HP LaserJet 1320 Printer series - Letterhead and preprinted forms

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Letterhead and preprinted forms

Letterhead is premium paper that often has a watermark, sometimes uses cotton fiber, and
is available in a wide range of colors and finishes with matching envelopes. Preprinted forms
can be made of a broad spectrum of paper types ranging from recycled to premium.

Many manufacturers now design these grades of paper with properties optimized for laser
printing and advertise the paper as laser compatible or laser guaranteed. Some of the
rougher surface finishes, such as cockle, laid, or linen, might require the special fuser modes
that are available on some printer models to achieve adequate toner adhesion.


Some page-to-page variation is normal when printing with laser printers. This variation
cannot be observed when printing on plain paper. However, this variation is obvious when
printing on preprinted forms because the lines and boxes are already placed on the page.


Chapter 4 Printing tasks


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To avoid problems when using preprinted forms, embossed paper, and letterhead, observe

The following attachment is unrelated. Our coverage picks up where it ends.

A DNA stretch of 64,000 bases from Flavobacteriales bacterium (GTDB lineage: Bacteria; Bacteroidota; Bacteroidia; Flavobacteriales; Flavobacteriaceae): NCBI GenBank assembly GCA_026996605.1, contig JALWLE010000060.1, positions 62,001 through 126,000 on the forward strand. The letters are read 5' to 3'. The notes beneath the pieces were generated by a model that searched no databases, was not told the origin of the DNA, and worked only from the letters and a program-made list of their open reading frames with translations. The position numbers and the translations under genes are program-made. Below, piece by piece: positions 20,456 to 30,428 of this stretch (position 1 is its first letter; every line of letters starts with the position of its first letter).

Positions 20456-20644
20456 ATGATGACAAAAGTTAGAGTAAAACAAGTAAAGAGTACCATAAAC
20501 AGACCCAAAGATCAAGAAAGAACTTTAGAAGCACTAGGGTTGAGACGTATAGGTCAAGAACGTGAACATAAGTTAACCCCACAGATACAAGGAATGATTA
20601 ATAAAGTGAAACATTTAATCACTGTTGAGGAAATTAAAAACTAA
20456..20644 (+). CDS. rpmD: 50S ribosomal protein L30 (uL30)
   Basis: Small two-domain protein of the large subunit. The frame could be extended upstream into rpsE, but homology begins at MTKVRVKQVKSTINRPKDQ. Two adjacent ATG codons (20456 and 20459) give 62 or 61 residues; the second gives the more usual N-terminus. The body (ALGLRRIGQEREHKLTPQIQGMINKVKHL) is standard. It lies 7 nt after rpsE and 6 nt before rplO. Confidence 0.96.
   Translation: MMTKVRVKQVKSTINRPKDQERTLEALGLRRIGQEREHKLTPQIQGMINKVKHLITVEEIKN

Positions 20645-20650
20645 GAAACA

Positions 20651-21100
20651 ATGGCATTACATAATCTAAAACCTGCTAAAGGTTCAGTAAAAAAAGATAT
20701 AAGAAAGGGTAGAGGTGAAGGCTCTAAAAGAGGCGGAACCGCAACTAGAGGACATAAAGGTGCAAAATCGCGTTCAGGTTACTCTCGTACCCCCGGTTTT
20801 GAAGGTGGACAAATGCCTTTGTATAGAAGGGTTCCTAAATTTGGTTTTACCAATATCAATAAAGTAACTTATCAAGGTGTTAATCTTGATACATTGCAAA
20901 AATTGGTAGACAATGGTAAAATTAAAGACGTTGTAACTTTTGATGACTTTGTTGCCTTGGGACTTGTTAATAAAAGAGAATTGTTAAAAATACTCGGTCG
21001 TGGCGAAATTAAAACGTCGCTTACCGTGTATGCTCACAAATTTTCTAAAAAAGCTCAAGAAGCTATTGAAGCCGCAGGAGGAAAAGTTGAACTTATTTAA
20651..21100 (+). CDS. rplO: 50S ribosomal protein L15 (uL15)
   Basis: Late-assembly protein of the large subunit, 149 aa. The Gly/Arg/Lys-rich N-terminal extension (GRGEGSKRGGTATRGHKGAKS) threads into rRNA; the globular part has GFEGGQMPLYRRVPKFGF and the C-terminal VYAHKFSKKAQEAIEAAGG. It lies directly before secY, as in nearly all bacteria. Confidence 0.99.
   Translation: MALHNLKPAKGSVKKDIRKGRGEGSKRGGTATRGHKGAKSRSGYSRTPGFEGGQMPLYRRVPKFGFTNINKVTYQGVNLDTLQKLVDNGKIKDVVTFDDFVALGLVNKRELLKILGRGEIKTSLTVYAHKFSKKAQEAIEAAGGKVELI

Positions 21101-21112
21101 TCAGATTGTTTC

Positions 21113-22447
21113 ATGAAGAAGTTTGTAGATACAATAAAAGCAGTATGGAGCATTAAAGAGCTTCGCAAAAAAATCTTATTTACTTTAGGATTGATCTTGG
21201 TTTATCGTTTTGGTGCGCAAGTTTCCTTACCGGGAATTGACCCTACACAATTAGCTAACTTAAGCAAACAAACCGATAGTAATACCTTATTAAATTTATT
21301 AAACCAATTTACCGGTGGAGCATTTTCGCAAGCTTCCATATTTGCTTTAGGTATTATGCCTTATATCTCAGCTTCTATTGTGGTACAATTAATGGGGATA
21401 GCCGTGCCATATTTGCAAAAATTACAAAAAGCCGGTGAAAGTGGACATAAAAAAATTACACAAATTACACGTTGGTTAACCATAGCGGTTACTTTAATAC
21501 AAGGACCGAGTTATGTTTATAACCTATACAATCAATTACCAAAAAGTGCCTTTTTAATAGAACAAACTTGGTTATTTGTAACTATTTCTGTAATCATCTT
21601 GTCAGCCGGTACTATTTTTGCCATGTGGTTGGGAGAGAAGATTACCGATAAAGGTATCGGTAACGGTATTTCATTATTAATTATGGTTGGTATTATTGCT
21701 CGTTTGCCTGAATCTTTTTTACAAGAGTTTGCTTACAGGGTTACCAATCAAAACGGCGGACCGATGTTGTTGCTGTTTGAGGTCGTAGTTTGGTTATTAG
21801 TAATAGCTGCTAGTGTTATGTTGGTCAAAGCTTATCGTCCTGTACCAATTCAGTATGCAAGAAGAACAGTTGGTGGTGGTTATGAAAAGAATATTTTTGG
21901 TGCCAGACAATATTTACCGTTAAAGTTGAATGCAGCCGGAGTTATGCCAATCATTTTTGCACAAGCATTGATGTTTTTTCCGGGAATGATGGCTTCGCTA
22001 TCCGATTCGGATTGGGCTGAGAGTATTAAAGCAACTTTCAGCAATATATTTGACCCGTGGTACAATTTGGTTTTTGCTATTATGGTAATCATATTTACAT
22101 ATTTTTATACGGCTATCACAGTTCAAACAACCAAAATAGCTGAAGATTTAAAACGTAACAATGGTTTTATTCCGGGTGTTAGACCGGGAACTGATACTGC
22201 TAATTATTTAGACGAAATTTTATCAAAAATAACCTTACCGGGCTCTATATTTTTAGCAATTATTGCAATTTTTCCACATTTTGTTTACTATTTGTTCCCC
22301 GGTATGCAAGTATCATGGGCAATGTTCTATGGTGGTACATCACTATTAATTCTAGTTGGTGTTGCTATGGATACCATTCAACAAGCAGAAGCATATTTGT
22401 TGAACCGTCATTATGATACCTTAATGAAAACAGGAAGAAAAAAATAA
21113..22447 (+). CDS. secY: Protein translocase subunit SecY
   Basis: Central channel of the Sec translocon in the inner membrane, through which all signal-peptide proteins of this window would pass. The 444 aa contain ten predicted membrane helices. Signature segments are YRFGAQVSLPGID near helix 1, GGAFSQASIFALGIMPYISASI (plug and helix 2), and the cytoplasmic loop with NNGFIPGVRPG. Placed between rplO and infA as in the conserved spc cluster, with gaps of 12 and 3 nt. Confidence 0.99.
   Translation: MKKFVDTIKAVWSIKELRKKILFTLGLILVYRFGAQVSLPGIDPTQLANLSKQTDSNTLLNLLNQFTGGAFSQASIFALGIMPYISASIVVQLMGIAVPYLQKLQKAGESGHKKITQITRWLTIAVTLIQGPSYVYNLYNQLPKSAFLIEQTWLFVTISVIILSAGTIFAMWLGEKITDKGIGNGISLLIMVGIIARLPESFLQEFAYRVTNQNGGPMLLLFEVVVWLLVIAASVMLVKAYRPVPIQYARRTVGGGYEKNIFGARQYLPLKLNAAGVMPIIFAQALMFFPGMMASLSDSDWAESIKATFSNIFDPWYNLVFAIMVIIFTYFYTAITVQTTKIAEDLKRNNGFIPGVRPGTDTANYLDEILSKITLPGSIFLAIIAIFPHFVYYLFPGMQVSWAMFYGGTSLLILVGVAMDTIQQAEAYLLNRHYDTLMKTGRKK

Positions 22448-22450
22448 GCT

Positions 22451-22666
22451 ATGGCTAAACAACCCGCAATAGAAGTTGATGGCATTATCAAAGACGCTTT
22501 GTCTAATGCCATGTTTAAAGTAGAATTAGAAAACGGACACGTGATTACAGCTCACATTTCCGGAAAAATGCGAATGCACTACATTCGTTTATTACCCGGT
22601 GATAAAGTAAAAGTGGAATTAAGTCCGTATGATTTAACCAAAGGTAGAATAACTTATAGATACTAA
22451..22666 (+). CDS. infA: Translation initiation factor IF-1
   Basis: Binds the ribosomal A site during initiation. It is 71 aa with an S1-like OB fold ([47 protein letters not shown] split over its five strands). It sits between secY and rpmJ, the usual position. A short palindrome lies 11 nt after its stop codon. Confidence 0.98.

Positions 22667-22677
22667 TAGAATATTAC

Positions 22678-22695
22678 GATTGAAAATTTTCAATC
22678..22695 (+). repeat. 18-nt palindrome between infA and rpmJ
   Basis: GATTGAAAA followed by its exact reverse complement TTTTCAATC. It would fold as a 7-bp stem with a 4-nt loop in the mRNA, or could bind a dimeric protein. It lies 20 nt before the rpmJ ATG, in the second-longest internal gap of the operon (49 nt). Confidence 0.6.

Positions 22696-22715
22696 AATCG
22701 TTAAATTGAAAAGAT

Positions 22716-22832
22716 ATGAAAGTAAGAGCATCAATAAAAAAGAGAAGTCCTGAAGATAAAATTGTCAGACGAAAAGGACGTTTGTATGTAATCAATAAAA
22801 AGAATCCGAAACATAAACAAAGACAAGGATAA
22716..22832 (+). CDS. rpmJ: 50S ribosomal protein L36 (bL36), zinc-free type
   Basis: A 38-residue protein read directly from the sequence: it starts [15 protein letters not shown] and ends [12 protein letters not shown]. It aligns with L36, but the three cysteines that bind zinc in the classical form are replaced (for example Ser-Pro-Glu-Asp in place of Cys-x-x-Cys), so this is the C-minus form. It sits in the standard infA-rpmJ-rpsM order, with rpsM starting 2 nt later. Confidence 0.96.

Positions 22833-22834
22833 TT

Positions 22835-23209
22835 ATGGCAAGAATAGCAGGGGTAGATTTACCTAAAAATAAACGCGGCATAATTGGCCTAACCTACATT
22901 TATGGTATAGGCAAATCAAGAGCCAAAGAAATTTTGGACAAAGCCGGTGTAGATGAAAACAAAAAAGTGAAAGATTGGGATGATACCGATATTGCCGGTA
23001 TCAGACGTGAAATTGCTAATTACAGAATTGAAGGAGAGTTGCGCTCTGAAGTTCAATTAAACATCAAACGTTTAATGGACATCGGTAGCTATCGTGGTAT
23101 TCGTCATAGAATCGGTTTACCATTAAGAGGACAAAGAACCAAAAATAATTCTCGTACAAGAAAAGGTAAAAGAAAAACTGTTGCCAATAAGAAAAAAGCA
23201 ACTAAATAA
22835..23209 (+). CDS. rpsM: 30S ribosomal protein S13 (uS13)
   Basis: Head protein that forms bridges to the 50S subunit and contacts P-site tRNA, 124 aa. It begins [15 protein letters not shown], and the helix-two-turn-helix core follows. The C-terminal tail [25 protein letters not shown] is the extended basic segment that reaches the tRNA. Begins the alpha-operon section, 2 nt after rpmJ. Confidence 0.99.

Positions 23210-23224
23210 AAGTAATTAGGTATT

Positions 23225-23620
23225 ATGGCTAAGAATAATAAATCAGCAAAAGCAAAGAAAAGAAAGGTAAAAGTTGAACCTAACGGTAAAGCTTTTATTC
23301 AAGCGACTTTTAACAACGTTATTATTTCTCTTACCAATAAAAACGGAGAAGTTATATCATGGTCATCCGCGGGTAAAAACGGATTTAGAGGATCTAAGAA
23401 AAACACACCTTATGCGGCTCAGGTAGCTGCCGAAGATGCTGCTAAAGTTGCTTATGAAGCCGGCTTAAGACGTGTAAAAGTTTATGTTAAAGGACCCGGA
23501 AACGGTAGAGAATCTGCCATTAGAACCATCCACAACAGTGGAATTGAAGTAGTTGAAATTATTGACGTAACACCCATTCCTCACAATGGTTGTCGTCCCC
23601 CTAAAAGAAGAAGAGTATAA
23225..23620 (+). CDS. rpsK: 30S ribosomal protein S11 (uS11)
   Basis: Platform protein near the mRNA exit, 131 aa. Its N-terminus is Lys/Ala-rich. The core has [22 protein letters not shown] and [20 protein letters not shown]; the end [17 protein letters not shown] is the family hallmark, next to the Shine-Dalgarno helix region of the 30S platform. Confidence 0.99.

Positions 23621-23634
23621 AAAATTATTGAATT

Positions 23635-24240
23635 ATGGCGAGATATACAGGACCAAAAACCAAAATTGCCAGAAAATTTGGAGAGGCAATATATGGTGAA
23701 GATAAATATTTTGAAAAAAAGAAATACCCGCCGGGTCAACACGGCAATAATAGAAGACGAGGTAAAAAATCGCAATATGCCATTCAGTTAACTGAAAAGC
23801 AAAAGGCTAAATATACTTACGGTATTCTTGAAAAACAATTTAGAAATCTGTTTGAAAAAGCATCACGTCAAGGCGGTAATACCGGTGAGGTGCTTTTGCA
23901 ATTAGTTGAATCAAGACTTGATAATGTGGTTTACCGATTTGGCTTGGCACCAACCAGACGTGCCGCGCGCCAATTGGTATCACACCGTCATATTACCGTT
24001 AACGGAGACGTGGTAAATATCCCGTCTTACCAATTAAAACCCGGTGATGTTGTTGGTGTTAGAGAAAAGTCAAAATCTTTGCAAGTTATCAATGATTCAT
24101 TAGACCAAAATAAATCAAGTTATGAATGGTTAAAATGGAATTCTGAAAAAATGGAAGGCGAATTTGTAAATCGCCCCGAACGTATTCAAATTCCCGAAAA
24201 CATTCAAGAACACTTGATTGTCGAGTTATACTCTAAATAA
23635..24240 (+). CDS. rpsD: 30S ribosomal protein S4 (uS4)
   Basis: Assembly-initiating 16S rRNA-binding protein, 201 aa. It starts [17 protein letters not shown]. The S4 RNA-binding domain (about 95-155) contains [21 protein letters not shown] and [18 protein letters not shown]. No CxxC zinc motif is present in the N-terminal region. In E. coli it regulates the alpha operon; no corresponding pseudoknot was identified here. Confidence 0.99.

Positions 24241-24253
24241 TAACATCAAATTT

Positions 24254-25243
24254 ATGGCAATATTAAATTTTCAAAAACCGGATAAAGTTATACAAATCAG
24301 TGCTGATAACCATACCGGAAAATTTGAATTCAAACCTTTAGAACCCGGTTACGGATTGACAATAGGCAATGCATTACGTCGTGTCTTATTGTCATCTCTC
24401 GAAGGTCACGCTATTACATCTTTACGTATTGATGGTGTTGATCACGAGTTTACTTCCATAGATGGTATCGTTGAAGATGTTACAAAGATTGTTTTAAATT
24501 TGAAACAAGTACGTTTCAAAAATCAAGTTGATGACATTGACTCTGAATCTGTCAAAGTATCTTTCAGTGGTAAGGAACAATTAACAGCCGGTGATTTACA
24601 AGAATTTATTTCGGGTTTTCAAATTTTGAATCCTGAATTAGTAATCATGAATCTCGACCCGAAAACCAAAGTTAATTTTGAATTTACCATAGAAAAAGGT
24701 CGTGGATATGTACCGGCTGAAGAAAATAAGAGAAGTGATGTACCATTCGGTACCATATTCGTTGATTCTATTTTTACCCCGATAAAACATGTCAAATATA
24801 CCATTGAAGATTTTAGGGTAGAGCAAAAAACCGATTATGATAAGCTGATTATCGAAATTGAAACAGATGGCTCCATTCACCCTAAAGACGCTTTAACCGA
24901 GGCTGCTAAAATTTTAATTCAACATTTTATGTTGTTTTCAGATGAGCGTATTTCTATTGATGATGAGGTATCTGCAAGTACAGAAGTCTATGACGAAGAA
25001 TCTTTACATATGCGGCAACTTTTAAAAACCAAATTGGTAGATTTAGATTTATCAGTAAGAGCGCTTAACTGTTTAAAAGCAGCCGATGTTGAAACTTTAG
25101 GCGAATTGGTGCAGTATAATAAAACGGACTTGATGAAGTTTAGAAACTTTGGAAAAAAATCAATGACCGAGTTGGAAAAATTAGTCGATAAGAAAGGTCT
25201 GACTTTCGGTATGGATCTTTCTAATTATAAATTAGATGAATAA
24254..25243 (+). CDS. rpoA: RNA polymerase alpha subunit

the following guidelines:

Avoid using low-temperature inks (the kind used with some types of thermography).

Use preprinted forms and letterhead paper that have been printed by offset lithography
or engraving.

Use forms that have been created with heat-resistant inks that will not melt, vaporize, or
release undesirable emissions when heated to 205° C (401° F) for 0.1 second. Typically,
oxidation-set or oil-based inks meet this requirement.

When the form is preprinted, be careful not to change the moisture content of the paper,
and do not use materials that change the paper's electrical or handling properties. Seal
the forms in moisture-proof wrap to prevent moisture changes during storage.

Avoid processing preprinted forms that have a finish or coating.

Avoid using heavily embossed or raised-letterhead papers.

Avoid papers that have heavily textured surfaces.

Avoid using offset powders or other materials that prevent printed forms from sticking


Guidelines for using media